Some of the projects require multiple phases, of which only the first phase is funded. We’ve tried to note that in the entries below.

There are also projects that the committee thinks is a good idea, but not good enough to receive money from the existing pot. Those will require separate funding from what’s already been doled out by the feds. To keep it simple, we’re not including these in our list.

If you think any of these ideas are a waste of money, or you have suggestions for a tweak or change in plans, make sure you attend tomorrow’s meeting. A similar plan has been drawn up for Sheepshead Bay and Gerritsen Beach, which we’ll be breaking down before their meeting next Monday.

Without further ado, here’s the list of projects that the local committee is recommending for funding through federal money already held by the state (and, where noted, the unfunded second phases). We’ve organized them in order of estimated price tag.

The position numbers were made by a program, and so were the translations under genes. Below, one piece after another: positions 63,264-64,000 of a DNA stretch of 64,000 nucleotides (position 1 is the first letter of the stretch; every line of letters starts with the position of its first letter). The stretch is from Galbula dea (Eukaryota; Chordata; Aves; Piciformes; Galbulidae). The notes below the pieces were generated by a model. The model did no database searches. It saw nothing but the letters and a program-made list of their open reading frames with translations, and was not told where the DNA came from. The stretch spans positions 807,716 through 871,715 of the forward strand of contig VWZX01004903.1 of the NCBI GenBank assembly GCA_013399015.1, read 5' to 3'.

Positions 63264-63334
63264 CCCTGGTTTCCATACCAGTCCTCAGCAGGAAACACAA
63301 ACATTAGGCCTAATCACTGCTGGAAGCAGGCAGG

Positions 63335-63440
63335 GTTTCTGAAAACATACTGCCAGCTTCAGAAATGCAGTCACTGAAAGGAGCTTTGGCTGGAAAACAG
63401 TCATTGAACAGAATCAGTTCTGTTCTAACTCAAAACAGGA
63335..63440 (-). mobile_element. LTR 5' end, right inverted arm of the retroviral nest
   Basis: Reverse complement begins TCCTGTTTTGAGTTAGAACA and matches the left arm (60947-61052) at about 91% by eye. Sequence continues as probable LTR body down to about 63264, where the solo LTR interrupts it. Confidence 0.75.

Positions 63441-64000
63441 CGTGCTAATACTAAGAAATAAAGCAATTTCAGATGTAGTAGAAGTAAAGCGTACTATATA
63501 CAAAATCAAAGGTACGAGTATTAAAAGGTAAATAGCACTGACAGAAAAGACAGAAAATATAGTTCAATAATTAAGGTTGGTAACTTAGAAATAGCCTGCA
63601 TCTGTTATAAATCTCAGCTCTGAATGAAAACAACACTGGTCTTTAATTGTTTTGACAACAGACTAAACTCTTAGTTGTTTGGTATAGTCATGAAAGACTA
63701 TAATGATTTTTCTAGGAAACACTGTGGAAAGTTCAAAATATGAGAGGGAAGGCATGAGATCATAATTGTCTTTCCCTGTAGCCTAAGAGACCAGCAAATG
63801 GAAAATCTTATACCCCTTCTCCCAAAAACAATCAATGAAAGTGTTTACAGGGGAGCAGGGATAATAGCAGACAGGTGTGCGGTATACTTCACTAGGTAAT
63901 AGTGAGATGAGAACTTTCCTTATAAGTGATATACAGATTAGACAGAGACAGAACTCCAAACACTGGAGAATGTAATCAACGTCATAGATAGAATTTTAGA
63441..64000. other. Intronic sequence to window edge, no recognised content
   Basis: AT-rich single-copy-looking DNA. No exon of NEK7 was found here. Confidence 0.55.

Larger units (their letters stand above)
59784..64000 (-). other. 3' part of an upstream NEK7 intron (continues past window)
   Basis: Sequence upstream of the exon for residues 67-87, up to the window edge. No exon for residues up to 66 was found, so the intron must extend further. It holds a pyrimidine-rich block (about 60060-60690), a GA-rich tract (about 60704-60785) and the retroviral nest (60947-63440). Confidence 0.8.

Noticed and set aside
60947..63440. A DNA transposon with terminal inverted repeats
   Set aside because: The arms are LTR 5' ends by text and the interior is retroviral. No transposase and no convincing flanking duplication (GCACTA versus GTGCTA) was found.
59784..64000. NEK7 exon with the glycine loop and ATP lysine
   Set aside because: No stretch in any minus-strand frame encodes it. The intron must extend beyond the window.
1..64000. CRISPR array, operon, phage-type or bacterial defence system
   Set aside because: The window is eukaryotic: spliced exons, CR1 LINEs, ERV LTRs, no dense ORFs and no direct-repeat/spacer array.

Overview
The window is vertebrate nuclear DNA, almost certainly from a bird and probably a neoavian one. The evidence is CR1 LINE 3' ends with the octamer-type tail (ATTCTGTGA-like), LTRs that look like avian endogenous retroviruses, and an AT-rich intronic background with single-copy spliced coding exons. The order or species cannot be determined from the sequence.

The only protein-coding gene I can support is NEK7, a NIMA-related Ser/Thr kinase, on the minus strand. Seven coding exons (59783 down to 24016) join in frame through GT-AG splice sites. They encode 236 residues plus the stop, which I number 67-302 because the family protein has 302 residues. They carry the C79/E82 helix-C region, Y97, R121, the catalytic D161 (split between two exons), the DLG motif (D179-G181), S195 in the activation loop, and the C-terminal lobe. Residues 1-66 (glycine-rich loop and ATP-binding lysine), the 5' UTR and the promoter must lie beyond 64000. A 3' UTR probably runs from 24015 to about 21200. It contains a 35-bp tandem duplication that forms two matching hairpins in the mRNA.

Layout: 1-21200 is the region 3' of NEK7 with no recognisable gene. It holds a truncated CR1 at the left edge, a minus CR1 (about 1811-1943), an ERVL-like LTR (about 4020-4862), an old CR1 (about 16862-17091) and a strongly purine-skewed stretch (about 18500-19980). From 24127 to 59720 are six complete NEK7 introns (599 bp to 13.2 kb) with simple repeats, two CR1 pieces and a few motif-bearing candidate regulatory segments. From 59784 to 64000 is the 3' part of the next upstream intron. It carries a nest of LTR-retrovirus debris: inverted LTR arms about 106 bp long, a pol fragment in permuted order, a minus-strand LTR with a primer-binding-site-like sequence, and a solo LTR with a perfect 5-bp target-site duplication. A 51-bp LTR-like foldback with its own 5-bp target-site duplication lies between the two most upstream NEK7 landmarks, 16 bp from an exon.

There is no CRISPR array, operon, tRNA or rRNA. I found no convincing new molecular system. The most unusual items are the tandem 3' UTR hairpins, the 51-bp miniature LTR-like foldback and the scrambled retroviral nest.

• Upgrades for Manhattan Beach bathhouse – $4 million – No timeframe given – Even though the bathhouse has been shuttered for years, and even though the report notes that “the project would not directly reduce risk to the Community,” Rising has given the largest allocation to this project, which would upgrade the structure to allow it to reopen year-round. It would also explore the use of renewable energy systems and solar panels, and evaluate floodproofing measures. There’s a catch though – before a dime is spent, the Parks Department and the committee will have to come to an agreement on the building’s ultimate use. Once the use is figured out, the $4 million covers basic upgrade costs, but an estimated $15 million to $20 million is expected to be needed to fully reactive it. Potential uses include recreational amenities, retail concessions or a community center.